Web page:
Hey we are building a similar tool at HoneyHive AI, I would love to chat with you to hear how you have built it at your company.

The problem seems to be right now that LLMs are 98% predictable. OpenAI functions for example invoke properly 90%+ of the time, but every now again, even with nearly identical input, it will not invoke.

These problems become multiplicative, if you have 3-4 chatgpt calls that are chained together your failure rate is closer to 10%.

Unfortunately in the health tech space, even 1% failure rate is unacceptable. I have some theories and PoC work I am doing to improve the rate. As with all "AI/ML" projects its not as simple as take problem and apply AI to solve it.

Exactly! With even just 3 chained calls, 98% individual chance of failure ^ 3 calls ~ 94.1% joint probability of success or 5.9% failure global rate. That's a failure rate of 1 out of 17.

Problems like those and my experience as a reliability statistician are why I built ModelGym: https://modelgymai.com/

I want to help LLM app developers deliver on their visions and accelerate the realization of AI's potential.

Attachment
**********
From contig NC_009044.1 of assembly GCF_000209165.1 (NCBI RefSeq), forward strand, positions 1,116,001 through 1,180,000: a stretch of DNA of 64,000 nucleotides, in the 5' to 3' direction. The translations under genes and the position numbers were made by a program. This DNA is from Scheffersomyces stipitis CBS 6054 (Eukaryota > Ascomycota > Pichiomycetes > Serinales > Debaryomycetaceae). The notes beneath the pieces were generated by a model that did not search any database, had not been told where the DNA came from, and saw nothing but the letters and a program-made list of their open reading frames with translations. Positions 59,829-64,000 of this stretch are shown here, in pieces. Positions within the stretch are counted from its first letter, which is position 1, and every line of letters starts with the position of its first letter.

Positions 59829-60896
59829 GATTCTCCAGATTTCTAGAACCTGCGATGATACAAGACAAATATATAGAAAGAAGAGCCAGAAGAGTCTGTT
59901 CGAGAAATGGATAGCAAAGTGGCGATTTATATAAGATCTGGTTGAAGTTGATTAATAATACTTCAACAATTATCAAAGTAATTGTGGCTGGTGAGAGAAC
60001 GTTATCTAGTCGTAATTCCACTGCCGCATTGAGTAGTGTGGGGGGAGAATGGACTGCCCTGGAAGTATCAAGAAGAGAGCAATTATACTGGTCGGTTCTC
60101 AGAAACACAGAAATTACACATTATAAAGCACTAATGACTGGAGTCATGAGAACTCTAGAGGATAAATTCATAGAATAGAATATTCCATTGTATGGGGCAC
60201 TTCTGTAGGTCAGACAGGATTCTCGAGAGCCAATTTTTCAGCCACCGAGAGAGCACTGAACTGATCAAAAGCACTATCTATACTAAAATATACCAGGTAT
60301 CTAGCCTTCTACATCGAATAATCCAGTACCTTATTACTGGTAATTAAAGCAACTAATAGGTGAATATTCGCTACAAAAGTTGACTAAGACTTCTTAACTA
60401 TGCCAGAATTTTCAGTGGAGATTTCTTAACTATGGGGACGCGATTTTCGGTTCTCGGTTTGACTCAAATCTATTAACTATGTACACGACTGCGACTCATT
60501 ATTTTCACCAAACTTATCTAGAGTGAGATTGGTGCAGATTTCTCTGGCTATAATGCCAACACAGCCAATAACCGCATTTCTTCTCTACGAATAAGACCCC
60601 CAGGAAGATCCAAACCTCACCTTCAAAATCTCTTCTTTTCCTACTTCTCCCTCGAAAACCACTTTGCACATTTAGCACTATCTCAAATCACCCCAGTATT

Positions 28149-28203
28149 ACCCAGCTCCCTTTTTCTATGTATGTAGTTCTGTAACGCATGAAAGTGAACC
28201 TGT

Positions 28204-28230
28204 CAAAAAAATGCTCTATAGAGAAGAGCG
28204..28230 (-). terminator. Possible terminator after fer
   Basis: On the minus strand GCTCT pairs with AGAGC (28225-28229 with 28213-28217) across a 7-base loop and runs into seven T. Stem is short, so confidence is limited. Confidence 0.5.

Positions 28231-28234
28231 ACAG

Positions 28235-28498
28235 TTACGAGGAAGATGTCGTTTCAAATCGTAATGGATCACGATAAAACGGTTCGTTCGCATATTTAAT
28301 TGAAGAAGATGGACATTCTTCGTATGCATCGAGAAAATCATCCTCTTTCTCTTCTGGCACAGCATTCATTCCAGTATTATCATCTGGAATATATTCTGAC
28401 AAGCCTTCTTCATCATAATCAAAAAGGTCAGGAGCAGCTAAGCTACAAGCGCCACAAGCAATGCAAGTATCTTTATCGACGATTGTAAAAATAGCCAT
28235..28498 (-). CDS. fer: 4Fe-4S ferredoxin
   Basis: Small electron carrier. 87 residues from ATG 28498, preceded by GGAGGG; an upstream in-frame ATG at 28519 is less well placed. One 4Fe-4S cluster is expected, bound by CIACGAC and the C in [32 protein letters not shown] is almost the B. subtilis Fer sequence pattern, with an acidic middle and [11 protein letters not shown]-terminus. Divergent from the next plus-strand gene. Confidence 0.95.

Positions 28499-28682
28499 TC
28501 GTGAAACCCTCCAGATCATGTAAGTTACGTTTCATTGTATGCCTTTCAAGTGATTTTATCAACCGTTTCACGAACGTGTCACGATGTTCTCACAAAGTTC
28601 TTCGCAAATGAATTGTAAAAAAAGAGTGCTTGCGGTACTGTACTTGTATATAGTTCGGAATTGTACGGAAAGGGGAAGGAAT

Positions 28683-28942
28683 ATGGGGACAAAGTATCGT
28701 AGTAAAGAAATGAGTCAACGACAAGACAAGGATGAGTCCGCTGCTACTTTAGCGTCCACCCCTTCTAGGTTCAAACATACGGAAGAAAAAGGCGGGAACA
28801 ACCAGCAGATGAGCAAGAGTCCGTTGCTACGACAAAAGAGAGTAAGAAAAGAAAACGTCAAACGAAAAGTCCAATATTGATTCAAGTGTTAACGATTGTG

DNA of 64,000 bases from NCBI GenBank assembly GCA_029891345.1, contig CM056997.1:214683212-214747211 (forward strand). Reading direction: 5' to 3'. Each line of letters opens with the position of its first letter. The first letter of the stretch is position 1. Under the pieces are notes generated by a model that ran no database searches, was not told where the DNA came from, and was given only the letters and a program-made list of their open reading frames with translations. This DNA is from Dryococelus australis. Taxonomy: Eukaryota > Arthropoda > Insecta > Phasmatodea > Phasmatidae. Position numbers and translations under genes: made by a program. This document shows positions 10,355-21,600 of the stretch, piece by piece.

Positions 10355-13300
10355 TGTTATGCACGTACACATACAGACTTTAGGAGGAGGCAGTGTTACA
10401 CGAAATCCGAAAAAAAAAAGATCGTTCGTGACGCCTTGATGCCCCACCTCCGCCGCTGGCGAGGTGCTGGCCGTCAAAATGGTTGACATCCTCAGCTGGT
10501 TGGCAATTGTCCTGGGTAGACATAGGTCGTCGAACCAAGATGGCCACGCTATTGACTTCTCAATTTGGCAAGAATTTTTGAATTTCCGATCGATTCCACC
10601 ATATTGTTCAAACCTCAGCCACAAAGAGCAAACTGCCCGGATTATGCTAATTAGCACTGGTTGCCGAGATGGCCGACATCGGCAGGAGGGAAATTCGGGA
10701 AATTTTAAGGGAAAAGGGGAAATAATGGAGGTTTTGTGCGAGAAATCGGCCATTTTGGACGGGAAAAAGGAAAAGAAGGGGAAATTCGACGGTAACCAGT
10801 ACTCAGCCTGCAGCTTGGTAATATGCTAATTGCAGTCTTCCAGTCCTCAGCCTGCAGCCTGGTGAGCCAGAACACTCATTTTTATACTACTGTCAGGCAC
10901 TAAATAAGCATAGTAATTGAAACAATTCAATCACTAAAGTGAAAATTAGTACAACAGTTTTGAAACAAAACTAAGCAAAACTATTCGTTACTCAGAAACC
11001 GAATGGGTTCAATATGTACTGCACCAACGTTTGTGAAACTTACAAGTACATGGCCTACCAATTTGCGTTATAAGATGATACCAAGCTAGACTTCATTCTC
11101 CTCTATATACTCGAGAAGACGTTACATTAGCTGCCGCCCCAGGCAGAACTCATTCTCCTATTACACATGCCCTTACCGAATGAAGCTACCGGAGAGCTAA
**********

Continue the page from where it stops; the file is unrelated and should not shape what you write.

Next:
It's free to try. If you have any feedback, I'd love to learn of it.

Can you not simply reattempt? Then 10% failure appears more like volatility in the latency 10% of the time. Of course 1% of the time you have to reattempt twice, .1 three times etc.

A failure isn't just a 503, it's that instead of producing one of your function calls you specify using OAI functions, it instead produces a chat message.

In some contexts it may make sense to have calls that can result in a function call, or just a chat message. One approach I am trying is to reduce the number of arguments, another is to reduce the number of function calls available.

Either way, all of this introduces complication to building with OpenAI.

Ah I see - you don’t know a priori whether a text response is appropriate or a function call. Maybe I’m just being cheeky but what if you had an echo() function and asked that it always put chat responses through the echo function. That way if it breaks protocol you know?

This has been my experience with function calling, and it kind of pushed me into the valley of disillusionment.

I'm talking about gpt 3.5 btw, do you have numbers for gpt 4 ?